top of page

Understanding your disability

For people who can relate.

After an unexpected incident, an accident, or a sudden illness that causes your entire life to change completely.

You just discovered that you would have to depend on using a wheelchair, crutches, walking frame, walking stick, or some mobility support.

Your entire life has changed in a blink of an eye.

It isn't only that you now have to adjust your lifestyle because of your disability. That's only one part of your transition.

There are a lot of unforeseen life-changing events that follow that no one tells us to be prepared for.

I am talking about a series of life changes after discovering that you are now disabled.

The first thing that follows is the loyalty of friends and family is tested.

Eventually, you will start to notice the people you once considered close friends and family members avoiding you, making excuses about why they can't be there for you at that moment.

Secondly, your lifestyle starts to become a recluse.

You don't want to go outside anymore, you start avoiding people, and your social life starts fading away.

There are a lot of changes that follow after suffering an illness or an accident that causes disability.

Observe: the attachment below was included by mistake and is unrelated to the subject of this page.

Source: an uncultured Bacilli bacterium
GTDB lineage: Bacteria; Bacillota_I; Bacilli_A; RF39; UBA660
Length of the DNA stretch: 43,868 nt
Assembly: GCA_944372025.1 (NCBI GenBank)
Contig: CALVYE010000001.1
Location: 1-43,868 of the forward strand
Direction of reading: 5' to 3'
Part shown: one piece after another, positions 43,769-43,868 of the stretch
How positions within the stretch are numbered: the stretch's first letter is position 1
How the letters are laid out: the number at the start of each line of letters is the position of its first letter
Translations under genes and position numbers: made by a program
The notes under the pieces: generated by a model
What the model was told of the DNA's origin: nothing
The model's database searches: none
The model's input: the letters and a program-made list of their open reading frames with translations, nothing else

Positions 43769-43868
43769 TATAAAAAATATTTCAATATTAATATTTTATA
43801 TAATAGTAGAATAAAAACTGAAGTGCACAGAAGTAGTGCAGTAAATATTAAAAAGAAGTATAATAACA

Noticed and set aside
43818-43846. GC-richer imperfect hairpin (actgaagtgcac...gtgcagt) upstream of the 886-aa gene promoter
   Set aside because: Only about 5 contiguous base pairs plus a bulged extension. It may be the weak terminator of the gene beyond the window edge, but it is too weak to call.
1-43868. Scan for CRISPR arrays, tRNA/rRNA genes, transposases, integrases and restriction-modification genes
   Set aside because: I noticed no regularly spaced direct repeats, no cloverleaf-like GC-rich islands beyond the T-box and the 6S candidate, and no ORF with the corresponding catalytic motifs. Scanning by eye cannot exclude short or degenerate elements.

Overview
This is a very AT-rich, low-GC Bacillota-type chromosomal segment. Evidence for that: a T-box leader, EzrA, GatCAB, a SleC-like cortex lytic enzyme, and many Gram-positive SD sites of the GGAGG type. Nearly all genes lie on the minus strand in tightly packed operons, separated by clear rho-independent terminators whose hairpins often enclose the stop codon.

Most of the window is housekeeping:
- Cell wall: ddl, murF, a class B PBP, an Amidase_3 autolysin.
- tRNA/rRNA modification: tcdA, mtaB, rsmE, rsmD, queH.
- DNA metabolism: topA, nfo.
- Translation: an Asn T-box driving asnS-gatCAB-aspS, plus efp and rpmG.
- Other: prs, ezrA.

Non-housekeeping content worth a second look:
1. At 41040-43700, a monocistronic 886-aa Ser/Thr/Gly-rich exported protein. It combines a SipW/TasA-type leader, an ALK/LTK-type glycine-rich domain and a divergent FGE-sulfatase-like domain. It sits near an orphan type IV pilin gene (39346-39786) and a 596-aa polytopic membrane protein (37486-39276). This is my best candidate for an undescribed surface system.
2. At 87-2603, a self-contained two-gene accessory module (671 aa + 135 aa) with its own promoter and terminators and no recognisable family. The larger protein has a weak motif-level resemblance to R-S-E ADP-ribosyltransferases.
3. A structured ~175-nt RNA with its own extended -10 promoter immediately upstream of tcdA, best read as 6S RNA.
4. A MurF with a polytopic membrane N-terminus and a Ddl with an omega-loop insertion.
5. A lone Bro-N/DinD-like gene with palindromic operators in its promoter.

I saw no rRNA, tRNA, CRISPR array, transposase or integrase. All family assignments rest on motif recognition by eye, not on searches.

Trust me, I know from my own experience.

Imagine you're a healthy young fit individual with your entire life ahead, without a wonder in the world.

The furthest thing on your mind is that you'll end up in a wheelchair for the rest of your life.

And one ordinary day, bam! Out of nowhere, you have to learn to do things all over again and to learn to walk, talk, balance, eat, and even use the toilet.

Some people ridicule and belittle disabled people and sometimes make fun of someone disabled.

Not fully appreciating the struggles and pain people with a disability go through to fit in and live an everyday life

These are just a few struggles a person with a disability must endure. I am sure many of you reading can relate and would have similar stories to share about what you've been through simply because you're living your daily life.

Oh, I almost forgot to mention, as a wheelchair user, I am sick and tired of some random person coming up to me and talking to me as if I were a child.

Why would you assume I need assistance if you see me at the supermarket shopping alone?

This is another issue that sets me off; I appreciate that there are genuine people out there that show a bit of concern.

There is no reason for anyone to assume that someone with a disability can't comprehend or do things for themselves.

Understanding and accepting your disability early gives you the advantage of living an active, healthy, and socially productive lifestyle.


bottom of page